Mental health is important for all irrespective of age, caste, religion, or gender. Yet, it is less spoken and often considered a taboo. A basic human right, mental health is seen as being a crucial component of total well-being, including for children which is often overshadowed.
Every child everywhere has the right to mental health and well-being. We must ensure mental health is reflected in all policies, to ensure children not only realize their right to the highest attainable standard of health but all other rights enshrined in the UN Convention on the Rights of the Child. Since there has been a lot of negligence for all ages when it comes to mental health, there are significant gaps in the prevention and treatment of mental health issues in children, adolescents, and caregivers.
According to the World Health Organization, it is estimated that, globally, 14% of 10–19-year-olds experience mental health conditions. Yet these remain largely unrecognized and untreated, which can be due to a lack of awareness, surrounding mental health, lack of proper and affordable services, etc. Intervention must start early and be for every child.
Acting early is one of the best ways to tackle poor mental health, for example through protecting and promoting mental health and wellbeing in schools and learning environments.
Children spend most of their time at home with their parents and at school with teachers.
As caregivers, we need to look for telling signs of mental health issues such as restlessness, or if the child is too quiet, abrupt changes in behaviour, withdrawal from socialising, or is faring poor grades suddenly, etc. so that parents and teachers can have a conversation with the child without any judgments and provide support and care. In this crucial battle, that is why parents and teachers serve as the first line of defense. Their intimate connections with children can help them create a comfortable environment making it easy for the children to confront any kind of issues they are facing without any hesitance.
Schools can establish counseling services and safe spaces for students to discuss their concerns with a teacher whom they are comfortable with. Such teachers need to be provided with appropriate training. Additionally, parents should foster a supportive home environment, for their children to be able to express them freely.
Children face lots of issues that can result in stress such as the pressure of excelling in a fiercely competitive environment, peer pressure, and bullying, lack of physical activity, and excessive screen time.
In rural areas, many children and adults have limited access to mental health resources, coupled with prevailing stigmas surrounding mental health, which leaves many issues unaddressed. The economic hardships and lack of educational opportunities also take a toll on the emotional stability of rural youth.
Our youth, both in bustling urban centers and remote rural landscapes are fighting this situation silently. Supporting children and teenagers in managing stress is crucial for their emotional well-being and development.
A parent must create an environment at home where their child feels comfortable discussing their feelings and concerns, pay close attention when the child talks, validate their feelings, and let them know you understand. Children often learn by observing their parents.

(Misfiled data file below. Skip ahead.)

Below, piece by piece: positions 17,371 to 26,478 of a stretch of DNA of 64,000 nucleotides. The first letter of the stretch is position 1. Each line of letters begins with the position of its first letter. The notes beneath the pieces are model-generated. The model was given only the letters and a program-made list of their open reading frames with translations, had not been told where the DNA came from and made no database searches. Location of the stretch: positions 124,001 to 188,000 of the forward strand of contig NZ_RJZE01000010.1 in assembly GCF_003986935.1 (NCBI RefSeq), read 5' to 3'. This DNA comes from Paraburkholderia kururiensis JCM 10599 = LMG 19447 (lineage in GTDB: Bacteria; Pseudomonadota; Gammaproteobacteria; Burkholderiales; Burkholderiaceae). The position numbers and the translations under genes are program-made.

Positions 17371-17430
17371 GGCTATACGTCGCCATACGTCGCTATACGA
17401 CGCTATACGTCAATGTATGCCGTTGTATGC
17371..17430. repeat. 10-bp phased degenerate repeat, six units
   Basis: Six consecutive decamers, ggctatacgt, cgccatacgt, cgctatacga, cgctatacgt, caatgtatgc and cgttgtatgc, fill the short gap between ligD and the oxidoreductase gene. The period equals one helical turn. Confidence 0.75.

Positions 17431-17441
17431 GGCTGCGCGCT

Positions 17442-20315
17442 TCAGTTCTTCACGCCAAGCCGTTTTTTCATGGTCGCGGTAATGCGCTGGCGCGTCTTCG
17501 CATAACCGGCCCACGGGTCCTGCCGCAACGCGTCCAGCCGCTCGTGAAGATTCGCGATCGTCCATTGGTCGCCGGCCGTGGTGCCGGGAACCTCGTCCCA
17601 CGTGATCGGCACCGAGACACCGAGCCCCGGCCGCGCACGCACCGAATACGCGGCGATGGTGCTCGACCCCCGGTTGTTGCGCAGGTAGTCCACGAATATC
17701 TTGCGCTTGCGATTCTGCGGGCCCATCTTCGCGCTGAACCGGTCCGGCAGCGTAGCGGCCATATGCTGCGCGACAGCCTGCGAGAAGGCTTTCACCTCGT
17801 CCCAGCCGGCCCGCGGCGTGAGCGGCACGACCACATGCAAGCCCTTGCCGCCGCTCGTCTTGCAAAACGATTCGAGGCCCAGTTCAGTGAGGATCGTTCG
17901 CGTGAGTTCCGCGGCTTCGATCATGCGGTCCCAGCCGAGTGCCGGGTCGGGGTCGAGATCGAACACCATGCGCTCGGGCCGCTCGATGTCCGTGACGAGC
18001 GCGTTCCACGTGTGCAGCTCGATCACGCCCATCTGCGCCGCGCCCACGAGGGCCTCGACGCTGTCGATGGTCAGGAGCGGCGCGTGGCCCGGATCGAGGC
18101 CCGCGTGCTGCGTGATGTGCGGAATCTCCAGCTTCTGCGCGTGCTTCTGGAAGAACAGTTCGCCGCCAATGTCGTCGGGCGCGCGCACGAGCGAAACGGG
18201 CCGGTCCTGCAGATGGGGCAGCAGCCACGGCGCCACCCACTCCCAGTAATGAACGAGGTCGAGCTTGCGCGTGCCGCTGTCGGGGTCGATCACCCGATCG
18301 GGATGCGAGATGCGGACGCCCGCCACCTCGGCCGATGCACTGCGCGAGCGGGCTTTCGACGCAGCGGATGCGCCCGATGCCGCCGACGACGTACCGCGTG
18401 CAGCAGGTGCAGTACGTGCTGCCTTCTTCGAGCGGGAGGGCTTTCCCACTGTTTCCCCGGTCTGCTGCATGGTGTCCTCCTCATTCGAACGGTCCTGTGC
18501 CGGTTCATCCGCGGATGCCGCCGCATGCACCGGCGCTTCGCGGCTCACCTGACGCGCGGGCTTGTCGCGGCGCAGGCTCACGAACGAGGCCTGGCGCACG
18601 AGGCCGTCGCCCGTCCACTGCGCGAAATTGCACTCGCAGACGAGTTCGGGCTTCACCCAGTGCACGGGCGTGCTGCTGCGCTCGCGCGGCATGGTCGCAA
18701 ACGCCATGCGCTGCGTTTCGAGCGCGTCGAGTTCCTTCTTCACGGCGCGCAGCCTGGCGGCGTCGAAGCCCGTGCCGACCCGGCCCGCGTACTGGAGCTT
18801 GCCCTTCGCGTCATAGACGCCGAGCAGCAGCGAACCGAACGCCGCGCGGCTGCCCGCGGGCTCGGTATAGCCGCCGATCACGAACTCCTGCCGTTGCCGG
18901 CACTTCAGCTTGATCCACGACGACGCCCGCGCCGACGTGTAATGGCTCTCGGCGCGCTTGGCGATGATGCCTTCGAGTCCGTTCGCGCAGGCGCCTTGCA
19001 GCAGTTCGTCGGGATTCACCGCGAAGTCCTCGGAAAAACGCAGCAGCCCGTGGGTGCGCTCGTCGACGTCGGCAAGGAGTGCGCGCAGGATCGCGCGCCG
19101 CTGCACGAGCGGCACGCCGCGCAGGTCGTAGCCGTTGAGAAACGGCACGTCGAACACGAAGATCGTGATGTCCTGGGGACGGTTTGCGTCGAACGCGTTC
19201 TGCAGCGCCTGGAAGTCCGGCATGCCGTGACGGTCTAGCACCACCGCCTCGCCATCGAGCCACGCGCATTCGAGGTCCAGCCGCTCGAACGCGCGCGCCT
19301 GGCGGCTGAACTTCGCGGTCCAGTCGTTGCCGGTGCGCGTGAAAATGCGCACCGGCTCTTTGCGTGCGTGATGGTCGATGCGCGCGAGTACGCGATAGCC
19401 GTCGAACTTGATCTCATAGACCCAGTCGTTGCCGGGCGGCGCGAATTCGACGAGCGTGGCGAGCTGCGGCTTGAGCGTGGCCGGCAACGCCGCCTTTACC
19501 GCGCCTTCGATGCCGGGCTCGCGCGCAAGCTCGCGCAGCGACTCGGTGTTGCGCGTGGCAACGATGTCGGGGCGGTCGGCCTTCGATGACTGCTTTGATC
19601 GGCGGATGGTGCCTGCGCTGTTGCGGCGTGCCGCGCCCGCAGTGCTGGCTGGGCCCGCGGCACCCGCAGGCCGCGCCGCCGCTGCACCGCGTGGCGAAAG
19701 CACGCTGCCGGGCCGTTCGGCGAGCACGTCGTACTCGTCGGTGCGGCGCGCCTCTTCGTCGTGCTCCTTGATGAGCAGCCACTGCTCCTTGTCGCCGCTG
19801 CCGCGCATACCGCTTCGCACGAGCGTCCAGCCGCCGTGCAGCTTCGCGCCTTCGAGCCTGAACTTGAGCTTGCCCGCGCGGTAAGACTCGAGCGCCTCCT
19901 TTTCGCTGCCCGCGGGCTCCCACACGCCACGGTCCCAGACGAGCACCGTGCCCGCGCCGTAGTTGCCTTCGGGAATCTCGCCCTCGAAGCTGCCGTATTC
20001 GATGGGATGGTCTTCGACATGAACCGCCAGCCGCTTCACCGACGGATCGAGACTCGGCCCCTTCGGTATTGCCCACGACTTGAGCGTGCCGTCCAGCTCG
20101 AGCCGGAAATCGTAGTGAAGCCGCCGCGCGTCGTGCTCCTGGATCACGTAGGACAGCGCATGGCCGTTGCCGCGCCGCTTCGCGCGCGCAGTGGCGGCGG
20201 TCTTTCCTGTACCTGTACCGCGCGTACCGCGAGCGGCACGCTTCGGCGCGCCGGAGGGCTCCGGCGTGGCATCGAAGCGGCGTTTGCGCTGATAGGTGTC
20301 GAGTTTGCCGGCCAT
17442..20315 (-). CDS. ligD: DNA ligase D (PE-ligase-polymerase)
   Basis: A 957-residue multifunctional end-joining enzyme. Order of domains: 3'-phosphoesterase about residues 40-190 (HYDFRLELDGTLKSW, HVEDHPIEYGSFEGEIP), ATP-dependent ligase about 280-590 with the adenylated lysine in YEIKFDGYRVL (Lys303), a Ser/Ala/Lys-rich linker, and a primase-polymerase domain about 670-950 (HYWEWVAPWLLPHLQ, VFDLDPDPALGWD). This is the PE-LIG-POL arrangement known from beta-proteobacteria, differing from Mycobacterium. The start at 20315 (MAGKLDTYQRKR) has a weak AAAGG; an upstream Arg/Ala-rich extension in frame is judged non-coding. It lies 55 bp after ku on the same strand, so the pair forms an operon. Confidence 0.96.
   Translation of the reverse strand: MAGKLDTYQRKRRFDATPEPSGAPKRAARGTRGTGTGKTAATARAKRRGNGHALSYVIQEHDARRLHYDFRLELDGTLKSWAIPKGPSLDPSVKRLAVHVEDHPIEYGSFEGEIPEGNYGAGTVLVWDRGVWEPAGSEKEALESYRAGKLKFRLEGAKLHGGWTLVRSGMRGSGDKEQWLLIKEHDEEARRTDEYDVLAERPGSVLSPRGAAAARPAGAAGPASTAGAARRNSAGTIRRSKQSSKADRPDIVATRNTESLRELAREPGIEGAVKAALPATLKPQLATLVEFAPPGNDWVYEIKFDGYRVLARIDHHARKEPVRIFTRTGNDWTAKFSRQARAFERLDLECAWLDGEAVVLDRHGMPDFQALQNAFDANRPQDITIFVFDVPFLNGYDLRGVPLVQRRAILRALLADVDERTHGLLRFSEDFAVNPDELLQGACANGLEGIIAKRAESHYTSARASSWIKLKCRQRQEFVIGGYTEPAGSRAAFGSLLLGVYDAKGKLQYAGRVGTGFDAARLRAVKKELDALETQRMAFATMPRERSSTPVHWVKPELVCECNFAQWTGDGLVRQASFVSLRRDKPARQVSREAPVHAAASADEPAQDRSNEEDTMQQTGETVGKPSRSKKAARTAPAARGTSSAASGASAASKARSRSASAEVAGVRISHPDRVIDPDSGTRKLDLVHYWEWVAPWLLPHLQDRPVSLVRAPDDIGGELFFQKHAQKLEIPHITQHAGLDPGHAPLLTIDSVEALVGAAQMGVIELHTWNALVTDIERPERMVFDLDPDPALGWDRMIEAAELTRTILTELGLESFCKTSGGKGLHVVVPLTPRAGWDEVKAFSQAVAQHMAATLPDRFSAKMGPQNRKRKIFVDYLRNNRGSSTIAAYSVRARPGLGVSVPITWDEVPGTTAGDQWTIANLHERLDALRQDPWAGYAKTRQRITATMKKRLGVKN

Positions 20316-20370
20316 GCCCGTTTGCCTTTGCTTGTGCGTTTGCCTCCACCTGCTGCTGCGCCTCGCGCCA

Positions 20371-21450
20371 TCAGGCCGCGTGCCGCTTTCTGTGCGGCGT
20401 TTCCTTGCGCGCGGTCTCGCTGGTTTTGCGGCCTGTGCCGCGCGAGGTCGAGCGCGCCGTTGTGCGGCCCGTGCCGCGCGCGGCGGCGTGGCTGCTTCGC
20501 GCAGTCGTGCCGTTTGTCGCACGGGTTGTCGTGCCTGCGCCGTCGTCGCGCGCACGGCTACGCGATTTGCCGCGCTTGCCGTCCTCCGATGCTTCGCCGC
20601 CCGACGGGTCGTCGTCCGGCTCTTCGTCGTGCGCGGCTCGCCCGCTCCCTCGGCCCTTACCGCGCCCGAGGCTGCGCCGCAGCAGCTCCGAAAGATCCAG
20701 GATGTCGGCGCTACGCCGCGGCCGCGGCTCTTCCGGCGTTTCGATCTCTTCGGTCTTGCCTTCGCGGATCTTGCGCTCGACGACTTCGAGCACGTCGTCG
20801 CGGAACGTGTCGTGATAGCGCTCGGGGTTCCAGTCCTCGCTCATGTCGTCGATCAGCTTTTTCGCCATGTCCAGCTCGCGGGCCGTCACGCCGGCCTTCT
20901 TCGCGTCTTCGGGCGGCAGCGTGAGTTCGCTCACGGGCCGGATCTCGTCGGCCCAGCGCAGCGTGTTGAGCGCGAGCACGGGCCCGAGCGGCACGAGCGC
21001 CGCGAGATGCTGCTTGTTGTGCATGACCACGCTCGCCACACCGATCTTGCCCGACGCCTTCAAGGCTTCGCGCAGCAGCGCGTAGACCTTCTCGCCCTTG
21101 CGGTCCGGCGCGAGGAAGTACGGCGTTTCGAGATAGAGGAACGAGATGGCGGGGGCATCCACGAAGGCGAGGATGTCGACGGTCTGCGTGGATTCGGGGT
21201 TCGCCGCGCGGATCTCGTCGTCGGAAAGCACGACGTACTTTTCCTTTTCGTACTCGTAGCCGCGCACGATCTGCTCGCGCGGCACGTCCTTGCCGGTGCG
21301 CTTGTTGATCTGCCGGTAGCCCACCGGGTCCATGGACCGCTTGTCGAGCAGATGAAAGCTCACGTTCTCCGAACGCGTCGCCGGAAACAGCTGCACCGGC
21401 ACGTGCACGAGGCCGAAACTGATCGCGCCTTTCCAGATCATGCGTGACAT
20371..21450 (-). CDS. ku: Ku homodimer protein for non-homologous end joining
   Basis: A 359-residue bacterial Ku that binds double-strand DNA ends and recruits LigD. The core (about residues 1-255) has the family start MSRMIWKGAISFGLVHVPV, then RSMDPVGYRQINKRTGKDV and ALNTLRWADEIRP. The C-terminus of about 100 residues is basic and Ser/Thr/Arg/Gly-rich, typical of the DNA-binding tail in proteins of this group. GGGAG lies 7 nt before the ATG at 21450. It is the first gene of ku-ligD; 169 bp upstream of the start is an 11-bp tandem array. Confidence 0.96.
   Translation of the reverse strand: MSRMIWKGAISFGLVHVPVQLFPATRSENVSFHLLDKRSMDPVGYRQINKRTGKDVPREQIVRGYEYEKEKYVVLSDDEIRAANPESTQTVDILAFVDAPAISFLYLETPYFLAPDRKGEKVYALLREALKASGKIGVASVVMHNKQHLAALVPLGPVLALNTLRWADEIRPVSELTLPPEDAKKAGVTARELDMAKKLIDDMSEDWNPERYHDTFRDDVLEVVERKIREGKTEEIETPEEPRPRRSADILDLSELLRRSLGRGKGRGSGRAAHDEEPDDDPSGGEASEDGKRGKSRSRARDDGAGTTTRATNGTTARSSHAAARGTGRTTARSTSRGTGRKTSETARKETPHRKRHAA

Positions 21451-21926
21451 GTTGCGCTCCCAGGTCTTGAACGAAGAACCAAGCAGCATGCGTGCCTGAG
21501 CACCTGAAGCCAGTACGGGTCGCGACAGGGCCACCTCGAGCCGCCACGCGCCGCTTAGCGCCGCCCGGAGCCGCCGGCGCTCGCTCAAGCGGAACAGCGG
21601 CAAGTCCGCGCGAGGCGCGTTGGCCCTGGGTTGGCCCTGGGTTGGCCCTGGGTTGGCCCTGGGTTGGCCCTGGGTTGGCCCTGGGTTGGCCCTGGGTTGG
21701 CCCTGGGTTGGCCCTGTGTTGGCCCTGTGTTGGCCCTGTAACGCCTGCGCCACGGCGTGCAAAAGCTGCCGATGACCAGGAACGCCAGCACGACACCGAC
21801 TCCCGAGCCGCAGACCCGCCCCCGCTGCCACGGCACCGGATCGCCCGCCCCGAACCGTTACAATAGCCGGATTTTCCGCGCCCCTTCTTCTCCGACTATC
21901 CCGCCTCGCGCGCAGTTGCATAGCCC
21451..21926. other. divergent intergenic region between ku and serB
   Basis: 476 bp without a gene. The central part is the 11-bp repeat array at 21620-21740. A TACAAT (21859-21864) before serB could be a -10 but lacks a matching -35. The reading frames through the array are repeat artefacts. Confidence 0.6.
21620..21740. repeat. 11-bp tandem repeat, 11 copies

They must demonstrate healthy stress management techniques, such as deep breathing, exercise, and relaxation techniques, create a consistent daily routine with regular mealtimes, bedtime, and study schedules, and encourage physical activities or hobbies they enjoy, whether it's sports, dancing, or simply going for a walk.
Spending time together as a family which helps build the bond between parents and children and provides a safe space where children can speak up. Make a note that the child is eating a well-balanced diet and gets enough rest each night. Set limits on screen time and encourage offline activities.
A teacher must foster a classroom atmosphere where students feel safe to express their feelings and concerns without judgment. They must show empathy toward students' challenges and understand that they might have external factors affecting their performance.
They must clearly communicate expectations and provide detailed instructions for assignments to reduce confusion and anxiety, encourage students to work together on projects, and foster a sense of teamwork and shared responsibility. Provide constructive feedback and praise for effort, not just achievement, to reduce performance-related stress. It’s important to understand that every child is unique and that it's our responsibility to address their specific issues.
UNICEF's holistic approach focuses on preventing mental health issues by promoting awareness and advocating for children's mental health as a basic child right. UNICEF works with various duty bearers and stakeholders to enhance their capacities for mental health and psycho-social support.
We must join our hands together, to make sure that every child and adolescent has the chance to develop into strong and healthy adults. Let's make a commitment to put our children's and adolescents' mental well-being first by talking to them, for them, because their future is something we can secure by the way we act now.
*Dr Kaninika Mitra, Chief, UNICEF Jharkhand
*Priti Shrivastava, Child Protection Specialist, UNICEF Jharkhand